Crude oil prices saw a tiny dip after the Energy Information Administration reported an inventory build of 600,000 barrels for the week to April 16.
This compared with a decline in inventories of 5.9 million barrels for the previous week and analyst expectations for a draw of 2.86 million barrels.
A day earlier, the American Petroleum Institute reported a modest inventory build of less than half a million barrels.
In gasoline, the EIA estimated an inventory increase of 100,000 barrels for the week to April 16, versus a build of 300,000 barrels for the previous week. Gasoline production averaged 9.4 million bpd, versus 9.6 million bpd a week earlier.
In middle distillates, the authority reported an estimated inventory decline of 1.1 million barrels, versus a draw of 2.1 million barrels for the previous week. Middle distillate production averaged 4.6 million bpd last week, slightly down on a week earlier.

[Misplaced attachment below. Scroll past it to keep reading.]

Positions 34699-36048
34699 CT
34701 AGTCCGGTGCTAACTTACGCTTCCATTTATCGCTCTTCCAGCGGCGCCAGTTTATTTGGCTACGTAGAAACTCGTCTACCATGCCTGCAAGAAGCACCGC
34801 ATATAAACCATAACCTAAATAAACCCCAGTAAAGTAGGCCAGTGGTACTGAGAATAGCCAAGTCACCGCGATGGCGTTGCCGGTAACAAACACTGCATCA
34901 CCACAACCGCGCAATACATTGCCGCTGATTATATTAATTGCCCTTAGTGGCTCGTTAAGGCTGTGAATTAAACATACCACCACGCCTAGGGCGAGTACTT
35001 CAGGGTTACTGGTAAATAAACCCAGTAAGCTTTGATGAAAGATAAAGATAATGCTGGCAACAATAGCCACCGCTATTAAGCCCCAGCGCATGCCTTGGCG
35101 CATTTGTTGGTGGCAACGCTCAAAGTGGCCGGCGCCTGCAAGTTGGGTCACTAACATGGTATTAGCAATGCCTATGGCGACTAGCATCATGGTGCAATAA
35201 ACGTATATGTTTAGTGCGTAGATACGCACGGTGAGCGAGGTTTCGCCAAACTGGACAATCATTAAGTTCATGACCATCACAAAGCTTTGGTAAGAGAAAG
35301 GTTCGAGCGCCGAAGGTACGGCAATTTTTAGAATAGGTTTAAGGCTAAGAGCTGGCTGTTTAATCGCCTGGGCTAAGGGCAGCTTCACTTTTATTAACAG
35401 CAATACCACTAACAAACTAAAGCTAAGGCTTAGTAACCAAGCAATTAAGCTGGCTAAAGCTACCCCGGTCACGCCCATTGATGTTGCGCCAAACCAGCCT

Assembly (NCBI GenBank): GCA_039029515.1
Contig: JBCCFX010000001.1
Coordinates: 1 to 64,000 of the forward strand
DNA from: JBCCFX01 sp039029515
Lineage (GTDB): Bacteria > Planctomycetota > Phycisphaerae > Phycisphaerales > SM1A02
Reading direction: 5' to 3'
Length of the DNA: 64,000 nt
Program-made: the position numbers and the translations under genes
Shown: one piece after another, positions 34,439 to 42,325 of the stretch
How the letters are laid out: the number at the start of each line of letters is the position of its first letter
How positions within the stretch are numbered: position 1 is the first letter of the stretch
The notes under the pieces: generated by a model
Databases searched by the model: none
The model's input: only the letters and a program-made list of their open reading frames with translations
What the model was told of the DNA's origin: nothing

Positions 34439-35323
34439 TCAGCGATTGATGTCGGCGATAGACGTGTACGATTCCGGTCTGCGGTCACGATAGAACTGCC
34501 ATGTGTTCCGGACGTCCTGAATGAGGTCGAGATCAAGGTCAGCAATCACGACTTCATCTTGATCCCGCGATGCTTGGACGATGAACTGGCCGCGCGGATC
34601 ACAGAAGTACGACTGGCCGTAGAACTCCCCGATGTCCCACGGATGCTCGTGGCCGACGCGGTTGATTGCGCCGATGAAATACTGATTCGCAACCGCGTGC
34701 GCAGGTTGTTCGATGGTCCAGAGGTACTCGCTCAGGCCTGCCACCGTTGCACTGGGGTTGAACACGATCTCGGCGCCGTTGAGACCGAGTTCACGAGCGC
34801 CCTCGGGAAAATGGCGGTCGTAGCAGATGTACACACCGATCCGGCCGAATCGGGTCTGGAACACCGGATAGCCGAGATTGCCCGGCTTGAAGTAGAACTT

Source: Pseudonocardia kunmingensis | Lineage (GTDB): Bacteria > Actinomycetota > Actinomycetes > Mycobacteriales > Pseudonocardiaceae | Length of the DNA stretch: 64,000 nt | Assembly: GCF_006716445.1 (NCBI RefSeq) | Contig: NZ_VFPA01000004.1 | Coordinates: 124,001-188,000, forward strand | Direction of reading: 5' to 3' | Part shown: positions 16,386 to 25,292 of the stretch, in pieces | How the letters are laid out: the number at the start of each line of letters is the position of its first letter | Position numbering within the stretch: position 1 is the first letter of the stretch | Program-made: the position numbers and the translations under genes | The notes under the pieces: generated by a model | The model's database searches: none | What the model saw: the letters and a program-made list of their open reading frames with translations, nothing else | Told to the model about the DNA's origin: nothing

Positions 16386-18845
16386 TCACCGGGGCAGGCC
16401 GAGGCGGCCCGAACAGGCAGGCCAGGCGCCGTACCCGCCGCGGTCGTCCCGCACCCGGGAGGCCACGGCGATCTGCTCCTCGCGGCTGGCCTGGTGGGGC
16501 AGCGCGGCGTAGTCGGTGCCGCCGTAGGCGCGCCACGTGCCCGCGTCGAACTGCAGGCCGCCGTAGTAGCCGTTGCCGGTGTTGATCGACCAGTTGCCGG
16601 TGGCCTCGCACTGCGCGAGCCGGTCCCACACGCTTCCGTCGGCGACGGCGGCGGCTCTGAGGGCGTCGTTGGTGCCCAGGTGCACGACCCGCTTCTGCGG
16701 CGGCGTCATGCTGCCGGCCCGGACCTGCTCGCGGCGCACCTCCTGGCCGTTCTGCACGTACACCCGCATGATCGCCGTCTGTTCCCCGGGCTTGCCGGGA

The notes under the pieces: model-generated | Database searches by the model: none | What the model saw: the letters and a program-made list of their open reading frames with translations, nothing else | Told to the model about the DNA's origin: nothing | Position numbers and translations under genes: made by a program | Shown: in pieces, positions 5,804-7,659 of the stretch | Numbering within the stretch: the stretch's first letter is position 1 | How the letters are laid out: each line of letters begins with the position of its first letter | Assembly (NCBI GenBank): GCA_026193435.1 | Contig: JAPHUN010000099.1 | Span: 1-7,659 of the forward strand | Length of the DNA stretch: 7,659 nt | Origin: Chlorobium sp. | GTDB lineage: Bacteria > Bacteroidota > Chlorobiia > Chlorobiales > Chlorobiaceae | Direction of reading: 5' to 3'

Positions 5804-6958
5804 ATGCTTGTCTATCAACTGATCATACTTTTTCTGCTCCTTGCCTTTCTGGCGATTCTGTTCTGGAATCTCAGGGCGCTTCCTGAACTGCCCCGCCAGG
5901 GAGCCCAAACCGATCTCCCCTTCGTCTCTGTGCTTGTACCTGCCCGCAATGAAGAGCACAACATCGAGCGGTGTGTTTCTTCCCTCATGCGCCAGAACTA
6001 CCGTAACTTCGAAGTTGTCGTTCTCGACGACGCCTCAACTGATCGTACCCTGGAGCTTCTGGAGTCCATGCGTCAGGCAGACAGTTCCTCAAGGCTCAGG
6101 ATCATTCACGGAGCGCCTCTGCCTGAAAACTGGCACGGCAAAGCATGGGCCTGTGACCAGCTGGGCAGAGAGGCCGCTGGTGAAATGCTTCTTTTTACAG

Brent crude traded at $65.85 a barrel at the time of writing, with West Texas Intermediate at $61.86 a barrel both down by m ore than a percent as demand fears began to weigh on fresh optimism, fueled by two recent reports, from OPEC and the International Energy Agency, both of which revised upwards their oil demand forecasts for the year.
Also, Libya’s National Oil Corporation declared force majeure on exports from the port of Hariga due to lack of maintenance funds, and production was shut down at several fields, bringing the country’s total to less than 1 million bpd.
The fears that stopped the rally were driven by the fast increase in new Covid-19 infections in India—one of the biggest drivers of global oil demand, after the United States and China.
"Unless major progress is seen beyond the key industrialized nations such as the U.S., the pandemic factor could require some downward adjustments in global oil demand expectations for this year," Reuters quoted Ritterbusch and Associates analyst Jim Ritterbusch as saying.
By Irina Slav for Oilprice.com
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